Anniversary
    imageimageimage


     

  • smalfrie19smalfrie19 Home of SB XLVIII Champs member
    500 Love Its 1000 Comments Fourth Anniversary Name Dropper
    I think you should reach out to her. I was in a relationship that was EXACTLY like your friend's and it took a LOT for me to get out of it. I would voice your concerns and ask open ended questions that she can think about, because that is mainly what helped me. It hurts my heart to hear of other people going through this.
    Anniversary
    image
  • Thank you all for your advice! I really thought my efforts to really listen, ask open ended questions, and keep her talking were working.
    For example, when she came over a few weekends ago, we were just having a nice night in with some wine and movies. He got pissed because she hadn't been able to immediately answer his texts, but he could see we had gone on Facebook. This got her talking to me and finally asking me about different things in their relationship saying 'do you think this is a red flag?' I said if she was asking me, then does she think it's a red flag? She said yes. However, they still made up later.
    We had a similar conversation when she told me how they were having money issues and he had to take back her engagement ring before the credit got hit. She said they'd also push back wedding till spring of 2015 because (her words) they had a lot to fix if they are going to get married. While I was sad to hear about her money troubles (she lost her job too which especially breaks my heart because of her child), I was glad to hear about the pushed back wedding. Yet, she told me she wants to go dress shopping in next few weeks. The wedding is now almost 17 months away and it seems that if she's complaining that she can't afford anything, (maybe I'm being insensitive?) couldn't this be put off till she and her child are financially stable? I really feel like I'm trying, but no idea if it's making any difference.
  • OliveOilsMomOliveOilsMom South Jersey member
    Eighth Anniversary 5000 Comments 500 Love Its 5 Answers
    I would continue having these small conversations with her.  It is good that they pushed the wedding back. Hopefully in that time, they will break up as they are obviously not good for each other.  As for the wedding dress, I don't know that there is much you can do.  If they can't afford the engagement ring, how would they be able a wedding dress?  We usually tell brides that shopping for anything that far out is a bad idea because she could get pregnant and lose/gain weight, but that's not necessarily something you can tell a friend to her face! 
  • Sounds like you know her better than he does. She's your best friend, you grew up together. If that were my best friend or even my sister, we would have to have a heart to heart because I would not want her to be in such a toxic relationship let alone have to go through with a marriage built on mistrust and no honesty. She has a kid too? I wouldn't want the kid to have to get used to something like that either. You'll have to have a come to jesus talk with her. You love her, you're her best friend. Let her know she deserves better. But she's also an adult, so if she chooses to marry this man and spend her days with him, she will have to learn that lesson on her own. I'll be keeping positive thoughts for the both of you :)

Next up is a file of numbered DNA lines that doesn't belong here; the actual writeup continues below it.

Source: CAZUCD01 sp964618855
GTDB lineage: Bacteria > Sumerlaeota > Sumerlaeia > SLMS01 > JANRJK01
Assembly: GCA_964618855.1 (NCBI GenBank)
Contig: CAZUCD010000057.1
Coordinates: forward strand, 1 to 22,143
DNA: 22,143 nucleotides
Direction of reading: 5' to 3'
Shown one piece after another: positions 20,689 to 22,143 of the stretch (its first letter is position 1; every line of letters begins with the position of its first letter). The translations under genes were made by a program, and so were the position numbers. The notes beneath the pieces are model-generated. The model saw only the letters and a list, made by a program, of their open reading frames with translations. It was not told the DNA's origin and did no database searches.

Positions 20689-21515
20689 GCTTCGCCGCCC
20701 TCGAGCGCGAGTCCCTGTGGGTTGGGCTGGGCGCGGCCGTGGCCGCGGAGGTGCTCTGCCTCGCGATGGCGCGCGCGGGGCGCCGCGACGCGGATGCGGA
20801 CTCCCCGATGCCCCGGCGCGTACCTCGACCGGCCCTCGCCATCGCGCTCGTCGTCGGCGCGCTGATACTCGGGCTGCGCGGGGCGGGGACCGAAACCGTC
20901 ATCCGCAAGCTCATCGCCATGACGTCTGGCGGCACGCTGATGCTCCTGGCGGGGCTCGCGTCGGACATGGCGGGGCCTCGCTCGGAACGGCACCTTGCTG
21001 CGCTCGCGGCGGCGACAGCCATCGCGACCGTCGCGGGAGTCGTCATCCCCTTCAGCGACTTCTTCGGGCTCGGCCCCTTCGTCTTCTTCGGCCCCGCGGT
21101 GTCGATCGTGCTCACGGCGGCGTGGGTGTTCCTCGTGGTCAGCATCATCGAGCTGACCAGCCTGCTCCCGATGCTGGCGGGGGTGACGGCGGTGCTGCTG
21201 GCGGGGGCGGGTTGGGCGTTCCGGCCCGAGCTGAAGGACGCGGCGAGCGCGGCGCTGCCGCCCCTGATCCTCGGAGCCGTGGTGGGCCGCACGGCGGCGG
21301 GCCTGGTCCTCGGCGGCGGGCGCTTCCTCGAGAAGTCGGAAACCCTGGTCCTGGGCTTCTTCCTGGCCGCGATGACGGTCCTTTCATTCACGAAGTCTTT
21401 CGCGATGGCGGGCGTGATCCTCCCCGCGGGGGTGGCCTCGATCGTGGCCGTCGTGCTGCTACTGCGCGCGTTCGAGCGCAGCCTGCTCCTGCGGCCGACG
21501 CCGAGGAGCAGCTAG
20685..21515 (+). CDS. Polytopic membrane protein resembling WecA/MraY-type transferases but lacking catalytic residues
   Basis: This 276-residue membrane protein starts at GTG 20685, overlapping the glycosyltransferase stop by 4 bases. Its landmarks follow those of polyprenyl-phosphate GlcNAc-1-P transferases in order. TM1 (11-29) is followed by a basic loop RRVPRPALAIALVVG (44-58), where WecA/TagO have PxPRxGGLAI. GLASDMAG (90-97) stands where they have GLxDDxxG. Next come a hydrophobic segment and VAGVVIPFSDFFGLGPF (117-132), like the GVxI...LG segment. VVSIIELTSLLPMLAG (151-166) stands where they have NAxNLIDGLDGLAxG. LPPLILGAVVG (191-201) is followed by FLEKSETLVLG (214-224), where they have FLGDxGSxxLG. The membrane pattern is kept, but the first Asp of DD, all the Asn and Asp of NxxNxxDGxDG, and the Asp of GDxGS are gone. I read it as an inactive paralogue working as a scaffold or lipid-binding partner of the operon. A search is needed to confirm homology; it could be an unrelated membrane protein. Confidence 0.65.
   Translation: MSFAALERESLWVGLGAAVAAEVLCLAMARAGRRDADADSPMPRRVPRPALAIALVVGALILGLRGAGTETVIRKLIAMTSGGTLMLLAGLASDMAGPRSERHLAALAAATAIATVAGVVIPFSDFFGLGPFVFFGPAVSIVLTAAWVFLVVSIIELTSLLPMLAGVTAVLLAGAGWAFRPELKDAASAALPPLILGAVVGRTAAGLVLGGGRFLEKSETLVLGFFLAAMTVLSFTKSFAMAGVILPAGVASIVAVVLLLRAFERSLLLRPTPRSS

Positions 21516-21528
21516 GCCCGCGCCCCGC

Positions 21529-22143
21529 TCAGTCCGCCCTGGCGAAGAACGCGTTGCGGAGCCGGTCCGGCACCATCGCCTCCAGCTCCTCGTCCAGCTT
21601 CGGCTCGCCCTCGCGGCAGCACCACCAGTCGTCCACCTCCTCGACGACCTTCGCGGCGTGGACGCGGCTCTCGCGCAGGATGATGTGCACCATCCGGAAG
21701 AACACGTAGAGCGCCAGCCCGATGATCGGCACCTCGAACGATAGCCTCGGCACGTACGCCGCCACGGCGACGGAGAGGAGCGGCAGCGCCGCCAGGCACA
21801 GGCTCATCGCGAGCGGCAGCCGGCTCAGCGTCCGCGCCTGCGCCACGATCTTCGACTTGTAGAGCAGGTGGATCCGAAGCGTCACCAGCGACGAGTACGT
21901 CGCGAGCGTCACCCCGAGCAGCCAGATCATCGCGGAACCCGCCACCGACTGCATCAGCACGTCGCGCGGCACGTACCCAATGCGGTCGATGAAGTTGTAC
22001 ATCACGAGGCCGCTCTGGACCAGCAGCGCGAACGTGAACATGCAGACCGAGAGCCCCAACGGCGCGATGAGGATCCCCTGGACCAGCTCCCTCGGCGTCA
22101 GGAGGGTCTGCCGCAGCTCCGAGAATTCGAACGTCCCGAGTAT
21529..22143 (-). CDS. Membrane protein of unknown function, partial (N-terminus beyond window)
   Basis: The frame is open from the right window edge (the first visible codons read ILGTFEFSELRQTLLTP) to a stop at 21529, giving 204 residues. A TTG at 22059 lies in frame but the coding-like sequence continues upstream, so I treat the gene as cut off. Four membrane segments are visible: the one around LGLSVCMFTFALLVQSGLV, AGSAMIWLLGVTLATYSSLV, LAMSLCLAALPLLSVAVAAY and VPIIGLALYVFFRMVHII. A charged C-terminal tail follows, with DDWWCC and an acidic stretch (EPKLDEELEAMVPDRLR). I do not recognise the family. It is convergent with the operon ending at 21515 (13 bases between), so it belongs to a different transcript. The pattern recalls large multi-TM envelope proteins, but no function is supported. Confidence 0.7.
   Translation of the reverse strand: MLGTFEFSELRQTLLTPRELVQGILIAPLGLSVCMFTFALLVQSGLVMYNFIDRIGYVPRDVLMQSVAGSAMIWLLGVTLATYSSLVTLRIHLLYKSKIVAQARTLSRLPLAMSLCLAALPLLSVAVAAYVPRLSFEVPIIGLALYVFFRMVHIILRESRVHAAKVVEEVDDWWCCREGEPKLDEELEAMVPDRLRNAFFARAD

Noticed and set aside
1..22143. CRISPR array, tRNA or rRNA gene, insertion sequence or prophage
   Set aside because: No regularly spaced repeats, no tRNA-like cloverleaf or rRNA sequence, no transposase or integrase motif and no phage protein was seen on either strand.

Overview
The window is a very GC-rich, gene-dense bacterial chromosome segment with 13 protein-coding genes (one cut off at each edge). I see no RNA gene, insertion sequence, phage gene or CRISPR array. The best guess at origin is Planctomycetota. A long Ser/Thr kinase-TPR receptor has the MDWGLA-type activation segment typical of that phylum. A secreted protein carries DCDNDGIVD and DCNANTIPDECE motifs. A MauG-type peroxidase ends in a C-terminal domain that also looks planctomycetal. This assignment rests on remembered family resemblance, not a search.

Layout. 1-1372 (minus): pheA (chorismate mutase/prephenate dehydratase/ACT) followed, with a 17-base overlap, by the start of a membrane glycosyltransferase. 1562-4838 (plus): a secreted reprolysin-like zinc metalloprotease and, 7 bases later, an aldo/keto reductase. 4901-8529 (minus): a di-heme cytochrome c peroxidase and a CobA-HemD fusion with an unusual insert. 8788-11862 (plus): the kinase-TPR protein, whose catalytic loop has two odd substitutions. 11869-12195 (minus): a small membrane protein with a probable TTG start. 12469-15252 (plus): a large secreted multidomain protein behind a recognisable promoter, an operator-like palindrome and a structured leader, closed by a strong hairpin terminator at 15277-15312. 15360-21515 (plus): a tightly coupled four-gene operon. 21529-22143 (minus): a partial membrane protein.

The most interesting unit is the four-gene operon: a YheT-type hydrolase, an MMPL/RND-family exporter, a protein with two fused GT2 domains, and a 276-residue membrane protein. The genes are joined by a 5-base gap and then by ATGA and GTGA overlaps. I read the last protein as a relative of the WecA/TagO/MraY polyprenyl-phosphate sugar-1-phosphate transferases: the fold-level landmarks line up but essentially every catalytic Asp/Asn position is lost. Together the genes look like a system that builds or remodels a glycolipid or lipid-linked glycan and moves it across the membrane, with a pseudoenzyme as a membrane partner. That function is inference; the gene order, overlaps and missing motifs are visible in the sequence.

Just can't wait til July 11th, 2015!

    Wedding Countdown Ticker

    Daisypath Anniversary tickers
  • I just wanted to echo PPs and advise that you have an open conversation by asking questions like "Are you truly happy? Do you like you guys argue like this?" and go from there.  When the relationship falls apart, just be there for her.
    Wedding Countdown Ticker

    image
  • Unless you want to lose your friend, don't say anything. She's made up her mind that this/he is what she wants and whether you agree or not you need to be there to support her. If you make the decision to be her friend then it's for good times or bad.

    I was in a very similar situation with my best friend. Her fiance was a total work of art piece of crap - I was the only person in her bridal party at their wedding in 2007, if that shows how close we were/are. I knew 150% for sure that she was making a huge mistake marrying that man and trust me I wanted to shout it from the rooftops but it was not my place. 

    Fast forward 7 years, they are now divorced with 4 year old twins. I was her ear to voice to and shoulder to cry on many MANY times throughout the years of his abuse and her misery - and never once did I say a word about the mistake of marrying him, she was suffering enough.

    Committing to being this woman's friend has a lot of burden on it - as my commitment to my friend did. So you need to realize that before "going the distance". Women like this are fighting intense fights daily within themselves mentally and emotionally, losing a good friend is not what she needs now or ever.

    Wedding Countdown Ticker
  • Jen4948Jen4948 Houston member
    10000 Comments Seventh Anniversary 500 Love Its 25 Answers
    As the PPs suggest, this sounds like an abusive relationship all the way around, but I don't see what good telling her directly that she's making a mistake would do.  I think that making any suggestion of the sort will result in her ending your friendship.

    The best you can do is provide her with a pair of ears and a shoulder to cry on when she needs it while the relationship is going on, and to be helpful to her should it ever end without saying "I told you so."

    It can be very painful to see people you are close to end up in bad relationships and make you feel helpless when they are clearly sinking but don't want to be saved or are in denial about how bad things really are, but unfortunately, your friend is an adult, and sometimes all you can do with an adult is wait for them to wake up and smell the Java.
  • If the fiancé shuts you out from your friend, you may want to talk to someone in her life that can help keep their eyes and ears open for the safety and support of your friend and her child. Does your friend have a mother, sister, or aunt you could reach out to if you are cut off? That person may not be able to help your friend see reason either, but someone in her life outside that household needs to be aware something is up. Additionally, I would recommend keeping your distance from him at social functions. He may try to act like a creep to you, with the twisted end result being your friend distancing herself from you. She might be in too deep to realize she is being manipulated, and for the sake of your friendship, don't give this guy an opportunity to play his game with you. Also, is your friend in individual therapy? If not, try to help her make this happen. If she needs an excuse, say something about helping her through recent changes like the loss of her job. If she goes, it is likely she will talk about her fiancé. Most therapists use a sliding scale that is based on income, so don't let her use lack of funds as an excuse.
This discussion has been closed.
Choose Another Board
Search Boards